“For a variety of reasons, a hypersonic system doesn’t actually give you a lot of advantages over a [non-maneuverable] nuclear weapon,” he said. “Looking at what China and Russia are doing, where they’re burying hypersonic maneuverable systems and nuclear weapons…that says more about policy than it does about capability. That’s them trying to intimidate. That’s them trying to get our attention. But in terms of how that changes the strategic equation, it doesn’t do a lot.”
Why not? No nation will be able to build enough of them to make a difference, Varilek wrote. “Due to the engineering difficulty and the materials needed, which drive a significant cost for such a program, it is highly unlikely that any country will manufacture these weapons in such a quantity as to threaten the current deterrence status quo.”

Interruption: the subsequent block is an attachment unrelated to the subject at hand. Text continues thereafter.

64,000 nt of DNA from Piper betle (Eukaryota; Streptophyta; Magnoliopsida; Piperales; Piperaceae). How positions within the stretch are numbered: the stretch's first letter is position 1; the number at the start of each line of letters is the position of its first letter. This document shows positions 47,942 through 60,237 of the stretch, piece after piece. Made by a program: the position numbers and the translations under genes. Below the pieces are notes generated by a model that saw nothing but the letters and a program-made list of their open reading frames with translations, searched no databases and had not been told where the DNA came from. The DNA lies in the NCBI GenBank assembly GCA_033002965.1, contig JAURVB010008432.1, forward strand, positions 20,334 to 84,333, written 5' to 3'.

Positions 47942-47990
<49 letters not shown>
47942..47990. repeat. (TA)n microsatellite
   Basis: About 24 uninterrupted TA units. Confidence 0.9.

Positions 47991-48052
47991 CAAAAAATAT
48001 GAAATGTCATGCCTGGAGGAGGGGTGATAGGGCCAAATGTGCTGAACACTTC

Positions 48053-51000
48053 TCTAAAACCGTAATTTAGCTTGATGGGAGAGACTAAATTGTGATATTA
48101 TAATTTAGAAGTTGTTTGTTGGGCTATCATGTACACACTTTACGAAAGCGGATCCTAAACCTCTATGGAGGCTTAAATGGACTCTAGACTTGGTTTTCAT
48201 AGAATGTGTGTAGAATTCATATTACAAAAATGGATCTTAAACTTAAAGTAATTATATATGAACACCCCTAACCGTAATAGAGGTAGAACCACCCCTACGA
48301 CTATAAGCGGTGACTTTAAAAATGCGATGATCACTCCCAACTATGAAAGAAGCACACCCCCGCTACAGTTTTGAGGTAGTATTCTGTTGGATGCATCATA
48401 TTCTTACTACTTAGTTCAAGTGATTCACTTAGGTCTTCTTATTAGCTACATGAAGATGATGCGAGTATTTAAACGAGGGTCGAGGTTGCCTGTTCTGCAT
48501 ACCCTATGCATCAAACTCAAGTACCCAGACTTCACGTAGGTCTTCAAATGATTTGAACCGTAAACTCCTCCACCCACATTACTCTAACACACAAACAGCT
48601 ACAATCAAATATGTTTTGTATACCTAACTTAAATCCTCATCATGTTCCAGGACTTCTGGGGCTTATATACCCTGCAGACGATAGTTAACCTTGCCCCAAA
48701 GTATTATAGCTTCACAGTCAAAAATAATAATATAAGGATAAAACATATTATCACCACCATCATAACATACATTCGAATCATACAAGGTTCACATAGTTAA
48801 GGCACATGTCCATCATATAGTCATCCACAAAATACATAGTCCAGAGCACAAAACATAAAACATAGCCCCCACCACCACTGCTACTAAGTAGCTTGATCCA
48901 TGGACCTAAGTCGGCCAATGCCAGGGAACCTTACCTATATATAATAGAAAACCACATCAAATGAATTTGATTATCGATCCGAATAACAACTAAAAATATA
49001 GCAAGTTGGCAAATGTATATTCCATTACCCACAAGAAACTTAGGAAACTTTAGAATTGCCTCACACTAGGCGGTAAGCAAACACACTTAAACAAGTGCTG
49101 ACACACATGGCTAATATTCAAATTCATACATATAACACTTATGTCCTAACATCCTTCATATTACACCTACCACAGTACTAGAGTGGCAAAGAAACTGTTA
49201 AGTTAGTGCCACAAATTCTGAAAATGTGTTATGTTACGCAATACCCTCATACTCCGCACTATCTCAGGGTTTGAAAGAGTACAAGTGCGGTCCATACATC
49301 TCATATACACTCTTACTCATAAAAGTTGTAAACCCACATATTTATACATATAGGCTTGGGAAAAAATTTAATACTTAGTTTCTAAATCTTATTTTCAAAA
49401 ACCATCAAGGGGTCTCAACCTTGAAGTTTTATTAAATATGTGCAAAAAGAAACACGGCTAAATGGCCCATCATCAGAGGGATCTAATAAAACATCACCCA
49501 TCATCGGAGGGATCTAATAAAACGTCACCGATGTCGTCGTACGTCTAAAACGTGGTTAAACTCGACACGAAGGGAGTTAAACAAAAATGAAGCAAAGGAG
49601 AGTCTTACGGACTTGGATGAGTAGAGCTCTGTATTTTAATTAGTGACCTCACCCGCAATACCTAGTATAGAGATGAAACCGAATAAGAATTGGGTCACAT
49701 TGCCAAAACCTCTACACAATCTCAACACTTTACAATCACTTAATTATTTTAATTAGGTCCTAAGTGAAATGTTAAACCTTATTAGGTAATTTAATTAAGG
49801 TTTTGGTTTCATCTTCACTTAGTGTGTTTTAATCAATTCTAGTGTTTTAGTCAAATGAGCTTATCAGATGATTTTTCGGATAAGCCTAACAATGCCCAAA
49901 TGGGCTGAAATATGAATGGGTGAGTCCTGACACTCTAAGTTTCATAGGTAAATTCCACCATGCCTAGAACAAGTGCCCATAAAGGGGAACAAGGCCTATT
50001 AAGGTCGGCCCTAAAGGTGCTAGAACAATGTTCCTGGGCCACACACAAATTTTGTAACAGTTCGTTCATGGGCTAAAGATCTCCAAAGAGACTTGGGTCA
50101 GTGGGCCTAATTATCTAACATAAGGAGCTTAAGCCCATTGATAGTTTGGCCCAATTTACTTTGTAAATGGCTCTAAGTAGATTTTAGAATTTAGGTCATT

During the Trump administration, the United States made an effort to bring China and Russia to the negotiating table to craft a new arms control agreement—to replace the bilateral U.S-Russia New START treaty—that would cover new types of delivery systems. 
“The bottom line is: we ran out of time,” said one former White House official who was involved in the process. “The Russians correctly calculated that Biden…would extend New START for five years and sure enough, that’s what he did.”
Russia’s invasion of Ukraine has only heightened military leaders’ concerns about the ability of the United States to deter a Russian or Chinese nuclear attack. 
“Today, we face two nuclear-capable near peers who have the capability to unilaterally escalate to any level of violence, in any domain worldwide, with any instrument of national power, at any time,” STRATCOM’s Richard told lawmakers last week. “Every operational plan in the Department of Defense and every other capability we have rests on an assumption that strategic deterrence is holding and in particular that nuclear deterrence is holding.”
“If strategic or nuclear deterrence fails, no other plan and no other capability in the Department of Defense is going to work as designed,” he said.
NEXT STORY: Can Russia’s War Revive the Anti-Nuke Movement?